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Printed three-dimensional anatomic templates for virtual preoperative planning before reconstruction of old pelvic injuries: initial results.

Wu XB, Wang JQ, Zhao CP, Sun X, Shi Y, Zhang ZA, Li YN, Wang MY - Chin. Med. J. (2015)

Bottom Line: Good correlation was found between the preoperative planning and postoperative follow-up X-ray in all nine cases.The results were excellent in two cases, good in five, and poor in two based on the Majeed score.The 3D printing planning technique for pelvic surgery was successfully integrated into a clinical workflow to improve patient-specific preoperative planning by providing a visual and haptic model of the injury and allowing patient-specific adaptation of each osteosynthesis implant to the virtually reduced pelvis.

View Article: PubMed Central - PubMed

Affiliation: Department of Orthopaedic Trauma, Beijing Jishuitan Hospital; Laboratory of Bone Tissue Engineering, Beijing Research Institute of Traumatology and Orthopaedics, Beijing 100035, China.

ABSTRACT

Background: Old pelvis fractures are among the most challenging fractures to treat because of their complex anatomy, difficult-to-access surgical sites, and the relatively low incidence of such cases. Proper evaluation and surgical planning are necessary to achieve the pelvic ring symmetry and stable fixation of the fracture. The goal of this study was to assess the use of three-dimensional (3D) printing techniques for surgical management of old pelvic fractures.

Methods: First, 16 dried human cadaveric pelvises were used to confirm the anatomical accuracy of the 3D models printed based on radiographic data. Next, nine clinical cases between January 2009 and April 2013 were used to evaluate the surgical reconstruction based on the 3D printed models. The pelvic injuries were all type C, and the average time from injury to reconstruction was 11 weeks (range: 8-17 weeks). The workflow consisted of: (1) Printing patient-specific bone models based on preoperative computed tomography (CT) scans, (2) virtual fracture reduction using the printed 3D anatomic template, (3) virtual fracture fixation using Kirschner wires, and (4) preoperatively measuring the osteotomy and implant position relative to landmarks using the virtually defined deformation. These models aided communication between surgical team members during the procedure. This technique was validated by comparing the preoperative planning to the intraoperative procedure.

Results: The accuracy of the 3D printed models was within specification. Production of a model from standard CT DICOM data took 7 hours (range: 6-9 hours). Preoperative planning using the 3D printed models was feasible in all cases. Good correlation was found between the preoperative planning and postoperative follow-up X-ray in all nine cases. The patients were followed for 3-29 months (median: 5 months). The fracture healing time was 9-17 weeks (mean: 10 weeks). No delayed incision healing, wound infection, or nonunions occurred. The results were excellent in two cases, good in five, and poor in two based on the Majeed score.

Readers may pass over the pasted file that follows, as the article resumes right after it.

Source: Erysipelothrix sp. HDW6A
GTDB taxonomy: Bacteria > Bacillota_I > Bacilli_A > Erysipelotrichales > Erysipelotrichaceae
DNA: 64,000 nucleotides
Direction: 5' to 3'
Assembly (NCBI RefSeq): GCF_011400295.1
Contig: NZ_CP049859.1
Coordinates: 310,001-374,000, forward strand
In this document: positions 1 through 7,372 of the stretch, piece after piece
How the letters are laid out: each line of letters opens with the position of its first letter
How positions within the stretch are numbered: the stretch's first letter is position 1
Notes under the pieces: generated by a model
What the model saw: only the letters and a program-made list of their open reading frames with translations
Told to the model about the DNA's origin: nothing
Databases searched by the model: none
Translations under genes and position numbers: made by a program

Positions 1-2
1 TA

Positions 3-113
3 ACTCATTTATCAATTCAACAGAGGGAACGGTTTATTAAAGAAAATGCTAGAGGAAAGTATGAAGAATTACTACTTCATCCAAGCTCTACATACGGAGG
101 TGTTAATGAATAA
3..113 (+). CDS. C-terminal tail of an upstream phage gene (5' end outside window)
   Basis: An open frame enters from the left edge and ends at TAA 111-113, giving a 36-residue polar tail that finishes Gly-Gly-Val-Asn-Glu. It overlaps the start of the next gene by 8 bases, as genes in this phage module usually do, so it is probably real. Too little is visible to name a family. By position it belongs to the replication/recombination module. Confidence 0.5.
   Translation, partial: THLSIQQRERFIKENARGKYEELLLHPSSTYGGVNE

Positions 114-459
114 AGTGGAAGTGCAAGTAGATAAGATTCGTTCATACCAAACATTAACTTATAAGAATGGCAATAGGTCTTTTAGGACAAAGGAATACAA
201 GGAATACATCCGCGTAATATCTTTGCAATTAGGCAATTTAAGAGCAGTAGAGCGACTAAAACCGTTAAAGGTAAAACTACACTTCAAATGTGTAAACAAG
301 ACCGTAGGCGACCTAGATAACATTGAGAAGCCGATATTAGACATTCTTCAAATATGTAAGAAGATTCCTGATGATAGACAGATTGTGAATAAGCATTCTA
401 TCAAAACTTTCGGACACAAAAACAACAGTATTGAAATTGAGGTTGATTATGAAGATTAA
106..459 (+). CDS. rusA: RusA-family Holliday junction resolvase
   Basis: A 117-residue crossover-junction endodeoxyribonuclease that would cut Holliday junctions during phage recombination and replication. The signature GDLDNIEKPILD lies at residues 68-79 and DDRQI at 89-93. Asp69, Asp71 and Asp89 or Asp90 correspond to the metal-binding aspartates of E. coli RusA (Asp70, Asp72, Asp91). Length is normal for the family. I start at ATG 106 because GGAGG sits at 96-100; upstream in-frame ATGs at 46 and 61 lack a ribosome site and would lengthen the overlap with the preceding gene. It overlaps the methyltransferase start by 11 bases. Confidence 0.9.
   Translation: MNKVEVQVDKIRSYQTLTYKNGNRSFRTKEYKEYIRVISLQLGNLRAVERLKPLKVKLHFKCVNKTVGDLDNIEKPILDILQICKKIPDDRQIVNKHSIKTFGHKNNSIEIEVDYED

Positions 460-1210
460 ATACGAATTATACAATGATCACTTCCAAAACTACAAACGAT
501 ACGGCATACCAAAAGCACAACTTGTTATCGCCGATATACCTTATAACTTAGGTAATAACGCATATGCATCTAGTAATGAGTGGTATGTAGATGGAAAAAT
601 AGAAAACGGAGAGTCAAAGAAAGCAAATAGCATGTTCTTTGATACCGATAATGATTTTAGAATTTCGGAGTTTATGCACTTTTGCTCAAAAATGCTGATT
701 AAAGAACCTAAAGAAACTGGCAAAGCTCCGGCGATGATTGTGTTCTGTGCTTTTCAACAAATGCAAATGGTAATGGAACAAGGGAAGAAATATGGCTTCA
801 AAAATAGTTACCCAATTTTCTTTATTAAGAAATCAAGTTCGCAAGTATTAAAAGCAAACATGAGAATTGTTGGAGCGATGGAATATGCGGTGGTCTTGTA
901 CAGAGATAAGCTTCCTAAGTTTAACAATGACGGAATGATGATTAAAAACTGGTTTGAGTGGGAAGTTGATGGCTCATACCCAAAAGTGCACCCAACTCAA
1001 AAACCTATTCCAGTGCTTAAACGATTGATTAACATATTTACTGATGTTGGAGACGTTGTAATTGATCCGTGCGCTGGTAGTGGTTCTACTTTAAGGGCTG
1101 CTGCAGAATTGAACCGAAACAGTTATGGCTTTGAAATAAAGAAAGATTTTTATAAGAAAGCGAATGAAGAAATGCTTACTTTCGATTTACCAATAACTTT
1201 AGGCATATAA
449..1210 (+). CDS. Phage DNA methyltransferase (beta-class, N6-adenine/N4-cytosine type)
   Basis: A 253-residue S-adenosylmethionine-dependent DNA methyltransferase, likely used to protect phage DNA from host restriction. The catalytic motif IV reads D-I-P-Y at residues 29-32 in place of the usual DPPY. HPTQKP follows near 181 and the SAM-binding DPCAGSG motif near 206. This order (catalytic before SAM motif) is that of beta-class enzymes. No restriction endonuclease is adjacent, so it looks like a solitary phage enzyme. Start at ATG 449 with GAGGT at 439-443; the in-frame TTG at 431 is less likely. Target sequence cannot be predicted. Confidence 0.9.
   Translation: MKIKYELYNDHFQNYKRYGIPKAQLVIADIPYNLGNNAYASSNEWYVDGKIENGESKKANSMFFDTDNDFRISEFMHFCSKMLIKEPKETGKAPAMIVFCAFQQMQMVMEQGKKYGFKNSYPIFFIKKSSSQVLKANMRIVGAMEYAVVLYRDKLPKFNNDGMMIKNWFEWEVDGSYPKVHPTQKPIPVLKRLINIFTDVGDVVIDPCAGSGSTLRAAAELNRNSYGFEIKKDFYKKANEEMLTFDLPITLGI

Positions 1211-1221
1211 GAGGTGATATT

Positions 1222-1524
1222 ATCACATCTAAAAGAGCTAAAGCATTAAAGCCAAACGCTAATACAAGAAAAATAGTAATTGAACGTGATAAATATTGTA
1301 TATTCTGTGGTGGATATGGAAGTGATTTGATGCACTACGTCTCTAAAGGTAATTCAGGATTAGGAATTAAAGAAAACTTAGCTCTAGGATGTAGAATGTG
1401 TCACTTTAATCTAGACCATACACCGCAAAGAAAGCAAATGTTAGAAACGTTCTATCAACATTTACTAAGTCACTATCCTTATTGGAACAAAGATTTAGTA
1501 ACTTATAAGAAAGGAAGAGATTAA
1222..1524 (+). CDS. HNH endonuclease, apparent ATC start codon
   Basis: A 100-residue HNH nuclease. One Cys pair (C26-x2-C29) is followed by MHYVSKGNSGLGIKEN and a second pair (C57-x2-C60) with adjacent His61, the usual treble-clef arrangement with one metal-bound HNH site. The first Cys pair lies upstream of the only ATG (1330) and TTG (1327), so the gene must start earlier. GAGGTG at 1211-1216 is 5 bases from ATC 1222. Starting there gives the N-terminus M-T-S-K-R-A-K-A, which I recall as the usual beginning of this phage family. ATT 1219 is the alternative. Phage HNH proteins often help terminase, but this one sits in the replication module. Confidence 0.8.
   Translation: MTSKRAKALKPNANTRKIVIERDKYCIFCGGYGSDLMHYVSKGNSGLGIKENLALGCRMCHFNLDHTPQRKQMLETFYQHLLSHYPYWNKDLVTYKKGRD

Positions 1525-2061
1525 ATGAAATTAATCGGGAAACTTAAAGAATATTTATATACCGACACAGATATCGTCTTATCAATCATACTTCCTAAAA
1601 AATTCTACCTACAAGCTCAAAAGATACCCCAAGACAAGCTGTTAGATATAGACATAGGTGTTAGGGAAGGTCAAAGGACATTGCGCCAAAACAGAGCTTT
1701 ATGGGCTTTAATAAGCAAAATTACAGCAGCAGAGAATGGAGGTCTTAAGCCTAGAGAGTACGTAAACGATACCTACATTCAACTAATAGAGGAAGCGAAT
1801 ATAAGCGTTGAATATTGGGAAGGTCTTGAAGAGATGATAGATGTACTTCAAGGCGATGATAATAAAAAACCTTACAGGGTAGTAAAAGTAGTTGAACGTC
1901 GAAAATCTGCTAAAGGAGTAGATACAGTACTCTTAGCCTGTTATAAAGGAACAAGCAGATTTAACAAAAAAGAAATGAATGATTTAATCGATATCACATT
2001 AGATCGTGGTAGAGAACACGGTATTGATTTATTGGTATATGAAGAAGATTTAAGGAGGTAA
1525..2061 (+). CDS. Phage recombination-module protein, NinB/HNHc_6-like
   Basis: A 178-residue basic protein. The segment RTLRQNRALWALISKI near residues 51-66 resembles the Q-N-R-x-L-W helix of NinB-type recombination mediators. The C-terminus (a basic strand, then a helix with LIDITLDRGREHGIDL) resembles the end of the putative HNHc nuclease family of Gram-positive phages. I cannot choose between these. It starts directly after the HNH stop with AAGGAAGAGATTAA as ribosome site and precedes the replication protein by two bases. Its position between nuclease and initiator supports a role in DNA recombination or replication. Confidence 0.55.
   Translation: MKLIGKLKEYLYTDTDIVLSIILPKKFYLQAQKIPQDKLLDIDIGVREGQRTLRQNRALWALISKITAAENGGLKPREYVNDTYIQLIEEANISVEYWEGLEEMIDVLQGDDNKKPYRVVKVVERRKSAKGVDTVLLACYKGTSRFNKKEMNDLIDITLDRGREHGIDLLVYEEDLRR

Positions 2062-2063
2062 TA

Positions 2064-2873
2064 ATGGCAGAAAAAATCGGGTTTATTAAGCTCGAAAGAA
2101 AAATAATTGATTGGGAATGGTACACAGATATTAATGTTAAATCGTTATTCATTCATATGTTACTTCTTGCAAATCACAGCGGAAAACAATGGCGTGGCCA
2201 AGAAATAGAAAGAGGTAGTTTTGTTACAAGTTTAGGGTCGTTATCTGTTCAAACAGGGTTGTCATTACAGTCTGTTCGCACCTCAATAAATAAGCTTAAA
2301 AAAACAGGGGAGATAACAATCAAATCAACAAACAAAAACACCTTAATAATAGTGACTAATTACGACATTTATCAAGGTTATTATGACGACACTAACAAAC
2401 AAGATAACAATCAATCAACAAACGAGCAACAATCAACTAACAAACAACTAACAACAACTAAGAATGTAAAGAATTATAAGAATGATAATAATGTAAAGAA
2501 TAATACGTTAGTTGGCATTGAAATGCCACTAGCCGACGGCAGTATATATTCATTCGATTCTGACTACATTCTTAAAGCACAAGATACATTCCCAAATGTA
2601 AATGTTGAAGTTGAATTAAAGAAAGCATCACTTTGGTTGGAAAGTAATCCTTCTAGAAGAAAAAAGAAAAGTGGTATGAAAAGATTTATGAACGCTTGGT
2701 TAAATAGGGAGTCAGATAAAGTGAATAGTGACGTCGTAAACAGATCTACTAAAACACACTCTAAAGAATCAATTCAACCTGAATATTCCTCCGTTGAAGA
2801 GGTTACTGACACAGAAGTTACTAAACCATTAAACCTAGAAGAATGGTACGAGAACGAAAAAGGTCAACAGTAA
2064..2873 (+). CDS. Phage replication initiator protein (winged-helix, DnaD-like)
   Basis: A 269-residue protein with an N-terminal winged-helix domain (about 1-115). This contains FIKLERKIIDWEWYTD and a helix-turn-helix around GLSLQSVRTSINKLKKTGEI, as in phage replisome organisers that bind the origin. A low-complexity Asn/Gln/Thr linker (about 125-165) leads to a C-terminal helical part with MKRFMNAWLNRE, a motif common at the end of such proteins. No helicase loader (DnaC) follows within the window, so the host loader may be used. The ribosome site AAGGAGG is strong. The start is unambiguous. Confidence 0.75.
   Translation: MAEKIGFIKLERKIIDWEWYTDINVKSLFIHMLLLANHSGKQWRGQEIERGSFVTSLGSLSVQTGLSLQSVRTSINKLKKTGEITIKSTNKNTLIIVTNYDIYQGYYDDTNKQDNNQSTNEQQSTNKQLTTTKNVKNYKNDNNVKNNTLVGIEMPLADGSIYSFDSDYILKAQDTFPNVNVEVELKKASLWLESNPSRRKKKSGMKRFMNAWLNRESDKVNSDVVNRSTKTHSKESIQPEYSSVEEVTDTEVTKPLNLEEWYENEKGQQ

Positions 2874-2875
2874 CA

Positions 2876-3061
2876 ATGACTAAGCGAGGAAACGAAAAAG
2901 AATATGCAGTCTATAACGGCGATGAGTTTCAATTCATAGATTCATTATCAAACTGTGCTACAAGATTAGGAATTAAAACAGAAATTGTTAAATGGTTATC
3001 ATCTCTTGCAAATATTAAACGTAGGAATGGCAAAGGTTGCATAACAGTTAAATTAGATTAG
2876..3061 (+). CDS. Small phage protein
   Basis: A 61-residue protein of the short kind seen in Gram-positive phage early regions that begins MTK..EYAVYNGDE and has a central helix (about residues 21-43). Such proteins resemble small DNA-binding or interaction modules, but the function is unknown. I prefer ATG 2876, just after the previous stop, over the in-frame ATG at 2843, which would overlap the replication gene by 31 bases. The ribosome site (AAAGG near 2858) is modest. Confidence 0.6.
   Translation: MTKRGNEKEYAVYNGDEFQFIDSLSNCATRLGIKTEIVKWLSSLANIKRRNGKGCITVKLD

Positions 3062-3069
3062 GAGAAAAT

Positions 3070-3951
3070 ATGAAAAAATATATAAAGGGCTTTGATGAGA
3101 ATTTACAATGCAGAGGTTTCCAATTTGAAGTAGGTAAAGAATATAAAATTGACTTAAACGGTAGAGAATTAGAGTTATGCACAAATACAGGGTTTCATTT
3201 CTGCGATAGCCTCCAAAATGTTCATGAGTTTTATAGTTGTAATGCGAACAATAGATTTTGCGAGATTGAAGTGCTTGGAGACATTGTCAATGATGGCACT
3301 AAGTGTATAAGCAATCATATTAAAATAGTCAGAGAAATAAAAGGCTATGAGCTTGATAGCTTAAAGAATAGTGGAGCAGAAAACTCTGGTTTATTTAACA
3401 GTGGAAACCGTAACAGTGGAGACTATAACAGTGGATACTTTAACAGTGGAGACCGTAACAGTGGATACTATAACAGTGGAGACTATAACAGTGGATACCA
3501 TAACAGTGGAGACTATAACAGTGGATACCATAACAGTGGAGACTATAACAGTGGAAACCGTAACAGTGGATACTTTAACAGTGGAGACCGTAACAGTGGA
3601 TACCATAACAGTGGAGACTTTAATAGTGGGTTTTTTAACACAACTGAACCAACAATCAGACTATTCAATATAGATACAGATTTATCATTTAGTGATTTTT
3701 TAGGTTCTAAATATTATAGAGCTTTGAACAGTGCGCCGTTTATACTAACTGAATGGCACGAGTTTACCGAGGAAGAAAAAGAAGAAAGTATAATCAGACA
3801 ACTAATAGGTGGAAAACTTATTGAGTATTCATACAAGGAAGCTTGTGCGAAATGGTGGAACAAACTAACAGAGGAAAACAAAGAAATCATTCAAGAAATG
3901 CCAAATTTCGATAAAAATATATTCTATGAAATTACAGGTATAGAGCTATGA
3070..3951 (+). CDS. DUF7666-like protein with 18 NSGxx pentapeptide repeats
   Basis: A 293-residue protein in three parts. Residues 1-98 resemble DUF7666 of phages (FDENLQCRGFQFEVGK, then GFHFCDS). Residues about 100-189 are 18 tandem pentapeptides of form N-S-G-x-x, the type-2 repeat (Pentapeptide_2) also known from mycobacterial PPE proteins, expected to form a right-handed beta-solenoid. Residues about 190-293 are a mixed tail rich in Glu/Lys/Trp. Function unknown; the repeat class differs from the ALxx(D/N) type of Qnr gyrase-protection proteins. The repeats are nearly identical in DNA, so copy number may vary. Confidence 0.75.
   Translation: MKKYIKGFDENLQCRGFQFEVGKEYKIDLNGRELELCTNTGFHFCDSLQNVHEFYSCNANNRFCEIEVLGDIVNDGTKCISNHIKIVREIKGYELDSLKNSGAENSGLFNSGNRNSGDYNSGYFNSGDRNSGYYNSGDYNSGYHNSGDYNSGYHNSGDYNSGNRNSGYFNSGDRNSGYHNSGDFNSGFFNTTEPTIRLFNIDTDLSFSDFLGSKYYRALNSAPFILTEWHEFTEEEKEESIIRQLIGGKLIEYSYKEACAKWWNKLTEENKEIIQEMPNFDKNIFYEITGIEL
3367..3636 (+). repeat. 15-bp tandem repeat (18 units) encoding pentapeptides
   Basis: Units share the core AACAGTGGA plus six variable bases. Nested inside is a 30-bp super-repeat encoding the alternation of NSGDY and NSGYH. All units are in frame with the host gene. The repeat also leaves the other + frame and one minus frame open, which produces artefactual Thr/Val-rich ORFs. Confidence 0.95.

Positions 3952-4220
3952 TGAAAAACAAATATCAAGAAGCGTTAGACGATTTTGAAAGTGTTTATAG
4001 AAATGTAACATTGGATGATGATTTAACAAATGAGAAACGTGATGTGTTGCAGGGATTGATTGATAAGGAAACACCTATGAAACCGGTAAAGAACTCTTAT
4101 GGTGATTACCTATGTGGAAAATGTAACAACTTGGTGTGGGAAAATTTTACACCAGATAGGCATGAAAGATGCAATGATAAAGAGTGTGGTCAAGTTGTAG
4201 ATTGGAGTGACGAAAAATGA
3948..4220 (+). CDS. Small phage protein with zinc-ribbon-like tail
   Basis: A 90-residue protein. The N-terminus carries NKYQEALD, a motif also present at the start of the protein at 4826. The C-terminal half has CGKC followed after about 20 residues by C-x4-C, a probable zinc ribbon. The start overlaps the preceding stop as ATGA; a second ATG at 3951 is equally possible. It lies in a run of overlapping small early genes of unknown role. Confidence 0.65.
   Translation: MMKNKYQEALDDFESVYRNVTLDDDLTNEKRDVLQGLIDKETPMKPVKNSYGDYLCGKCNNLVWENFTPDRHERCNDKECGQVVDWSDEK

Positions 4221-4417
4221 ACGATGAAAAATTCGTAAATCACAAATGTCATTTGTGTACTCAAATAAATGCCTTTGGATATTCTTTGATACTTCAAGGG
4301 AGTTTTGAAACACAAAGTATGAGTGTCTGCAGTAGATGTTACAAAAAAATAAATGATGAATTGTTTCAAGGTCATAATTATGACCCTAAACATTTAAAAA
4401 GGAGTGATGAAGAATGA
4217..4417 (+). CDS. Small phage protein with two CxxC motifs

Conclusions: The 3D printing planning technique for pelvic surgery was successfully integrated into a clinical workflow to improve patient-specific preoperative planning by providing a visual and haptic model of the injury and allowing patient-specific adaptation of each osteosynthesis implant to the virtually reduced pelvis.

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(a) Preoperative plain film X-ray; (b) Preoperative three-dimensional (3D) computed tomography; (c) 3D print model; (d and e) The preoperative osteotomy, reduction, and fixation virtual operation on the model; (f) After successful completion of the operation.
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Figure 3: (a) Preoperative plain film X-ray; (b) Preoperative three-dimensional (3D) computed tomography; (c) 3D print model; (d and e) The preoperative osteotomy, reduction, and fixation virtual operation on the model; (f) After successful completion of the operation.

Mentions: A 46-year-old female patient presented 8 months after being injured in a car accident. The CT scan showed a vertically displaced fracture involving the iliac blade starting 3 cm below the iliac crest and extending forward, reaching up to the acetabular roof and triradiate cartilage, involving both the anterior and posterior columns. There was a mild protrusion of the femoral head, and the fracture line extension was present until the superior pubic rami [Figure 3a–c].